As we approach the end of Lockdown here in the UK, so many of us are feeling the need to get away. For the last eighteen months, books and Netflix have been our only escape. But with books, sometimes, it’s not the just the characters who remain in a reader’s mind at the end of a book; sometimes it’s the location. The sheep station of Drogheda, in the Australian Outback, is currently on my mind, after finishing The Thornbirds by Colleen McCullough. And who hasn’t been swept away and dashed on the rugged coastline of Daphne du Maurier’s Cornwall, or gone in search of Gerald Durell’s Corfu?
Corfu is an island, and there’s something about islands which makes them special. Maybe it’s their relative isolation which offers an air of exclusivity or maybe it’s the fact you don’t need to travel far to see the sea. Having grown up in the middle of Great Britain, where the nearest beach was 97 miles away, seeing the sea was only possible during the annual family vacation. So when I moved to the Isle of Wight, just off the south coast of England, seeing the sea every day is now a real treat.
I first visited the island as a member of a Girls’ Brigade troop. We ‘camped’ in an old church in the resort of Shanklin. (I realize hardened campers might consider this cheating, since we weren’t beneath canvas. All the same, be assured I did suffer some privations, in so far as the inflatable mattress on which I was sleeping persisted in deflating during the night… every night.)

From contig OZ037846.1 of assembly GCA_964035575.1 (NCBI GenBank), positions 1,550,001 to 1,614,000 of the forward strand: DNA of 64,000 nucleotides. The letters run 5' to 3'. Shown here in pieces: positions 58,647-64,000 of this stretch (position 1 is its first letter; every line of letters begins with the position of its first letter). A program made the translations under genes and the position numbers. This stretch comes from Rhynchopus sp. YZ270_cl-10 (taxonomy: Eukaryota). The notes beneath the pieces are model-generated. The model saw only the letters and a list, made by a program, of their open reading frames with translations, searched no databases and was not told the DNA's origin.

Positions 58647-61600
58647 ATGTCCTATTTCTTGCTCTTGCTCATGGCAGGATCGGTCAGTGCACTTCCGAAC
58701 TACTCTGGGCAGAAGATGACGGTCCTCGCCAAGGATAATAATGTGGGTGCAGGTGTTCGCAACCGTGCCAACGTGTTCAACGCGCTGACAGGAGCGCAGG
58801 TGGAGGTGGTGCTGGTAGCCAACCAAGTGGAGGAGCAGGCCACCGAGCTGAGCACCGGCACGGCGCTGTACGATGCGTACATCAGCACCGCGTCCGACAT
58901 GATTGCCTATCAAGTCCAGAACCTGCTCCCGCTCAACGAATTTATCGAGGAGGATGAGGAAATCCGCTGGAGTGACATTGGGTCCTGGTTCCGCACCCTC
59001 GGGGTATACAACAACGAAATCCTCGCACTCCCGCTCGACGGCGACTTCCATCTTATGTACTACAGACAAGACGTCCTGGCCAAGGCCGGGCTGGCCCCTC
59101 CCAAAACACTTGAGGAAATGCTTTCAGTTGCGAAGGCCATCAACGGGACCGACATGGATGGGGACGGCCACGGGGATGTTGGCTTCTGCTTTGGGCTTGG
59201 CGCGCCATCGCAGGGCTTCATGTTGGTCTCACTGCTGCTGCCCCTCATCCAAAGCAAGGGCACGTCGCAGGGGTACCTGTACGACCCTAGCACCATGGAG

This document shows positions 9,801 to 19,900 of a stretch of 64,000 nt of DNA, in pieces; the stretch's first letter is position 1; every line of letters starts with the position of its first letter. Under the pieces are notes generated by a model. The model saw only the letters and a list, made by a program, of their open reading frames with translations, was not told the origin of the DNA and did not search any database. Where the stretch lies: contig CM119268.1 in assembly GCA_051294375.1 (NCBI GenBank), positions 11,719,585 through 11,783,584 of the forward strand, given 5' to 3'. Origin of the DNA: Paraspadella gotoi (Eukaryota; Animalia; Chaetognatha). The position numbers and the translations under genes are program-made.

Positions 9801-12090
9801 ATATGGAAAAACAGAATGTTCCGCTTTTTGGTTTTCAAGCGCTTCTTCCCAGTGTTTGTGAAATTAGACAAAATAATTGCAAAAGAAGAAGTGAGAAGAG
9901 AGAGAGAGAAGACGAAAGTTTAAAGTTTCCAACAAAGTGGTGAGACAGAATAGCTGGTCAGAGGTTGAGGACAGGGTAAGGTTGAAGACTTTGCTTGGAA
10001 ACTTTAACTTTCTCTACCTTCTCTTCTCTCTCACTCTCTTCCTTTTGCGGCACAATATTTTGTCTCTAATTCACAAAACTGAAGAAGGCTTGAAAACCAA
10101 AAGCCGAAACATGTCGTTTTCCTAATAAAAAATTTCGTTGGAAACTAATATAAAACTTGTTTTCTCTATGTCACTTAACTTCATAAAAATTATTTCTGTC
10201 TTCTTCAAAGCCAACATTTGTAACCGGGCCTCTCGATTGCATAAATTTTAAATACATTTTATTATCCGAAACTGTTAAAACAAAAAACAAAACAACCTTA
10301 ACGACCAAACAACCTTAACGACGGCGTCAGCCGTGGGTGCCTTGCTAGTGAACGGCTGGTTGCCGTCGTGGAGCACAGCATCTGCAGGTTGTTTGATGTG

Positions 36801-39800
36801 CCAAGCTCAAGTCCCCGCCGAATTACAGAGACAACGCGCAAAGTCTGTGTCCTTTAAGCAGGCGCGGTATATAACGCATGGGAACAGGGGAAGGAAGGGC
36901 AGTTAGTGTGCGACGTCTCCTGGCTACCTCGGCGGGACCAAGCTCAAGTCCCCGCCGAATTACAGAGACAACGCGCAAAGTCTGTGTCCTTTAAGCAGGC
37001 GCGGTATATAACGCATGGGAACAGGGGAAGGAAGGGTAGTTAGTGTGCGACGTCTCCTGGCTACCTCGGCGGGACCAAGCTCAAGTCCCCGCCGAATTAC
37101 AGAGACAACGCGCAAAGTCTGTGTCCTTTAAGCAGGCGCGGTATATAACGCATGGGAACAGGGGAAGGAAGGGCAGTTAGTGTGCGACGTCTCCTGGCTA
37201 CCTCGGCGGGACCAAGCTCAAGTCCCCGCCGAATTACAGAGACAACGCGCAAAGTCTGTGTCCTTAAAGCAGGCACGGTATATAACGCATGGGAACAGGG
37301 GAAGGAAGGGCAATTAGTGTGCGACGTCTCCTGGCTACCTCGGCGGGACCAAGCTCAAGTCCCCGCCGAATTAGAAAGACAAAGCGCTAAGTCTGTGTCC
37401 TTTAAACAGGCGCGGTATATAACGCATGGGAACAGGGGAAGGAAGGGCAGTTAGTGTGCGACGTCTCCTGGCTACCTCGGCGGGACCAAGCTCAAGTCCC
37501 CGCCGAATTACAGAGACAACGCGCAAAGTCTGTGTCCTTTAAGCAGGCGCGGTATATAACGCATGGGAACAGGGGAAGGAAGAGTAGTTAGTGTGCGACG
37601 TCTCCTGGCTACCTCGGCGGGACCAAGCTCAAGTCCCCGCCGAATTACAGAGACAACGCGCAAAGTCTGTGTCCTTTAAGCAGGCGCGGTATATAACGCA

We were blessed with great weather – that’s another thing about islands, they tend to have their own micro-climate. The I.o.W. has an average of over 37 hours of sunshine a week compared with the British national average of 29.7 hours. I like those stats.
My love for the island inspired the setting for Gigi’s Island Dream. I ‘built’ Bluebell Farm and Rookery Cottage in a field on the edge of St Helens village, on the eastern point of the island, almost all the other locations mentioned in the book are real.
Another thing I love about the island is, it seems to attract people who love life and want to ‘do stuff’. It is a microcosm of the mainland and, as such, offers tons of activities from paragliding to horse-riding to amateur dramatics to sailing.
Sailing is HUGE over here and in the summer, yachties come from all over the world to compete in the Round The island Yacht Race, and again in smaller races in Cowes Week. I’m working on my sixth rom-com, also set partially on the Isle of Wight, and my hero – Ben – is a sailing instructor, yachting adventurer and RNLI lifeboat volunteer. They are proper heroes!
So, if you’re ever close to the south coast of England, hop on a ferry and take a look for yourself.
Here is a link to my Pinterest board for the Isle of Wight. https://www.pinterest.co.uk/RosieDeanAuthor/isle-of-wight/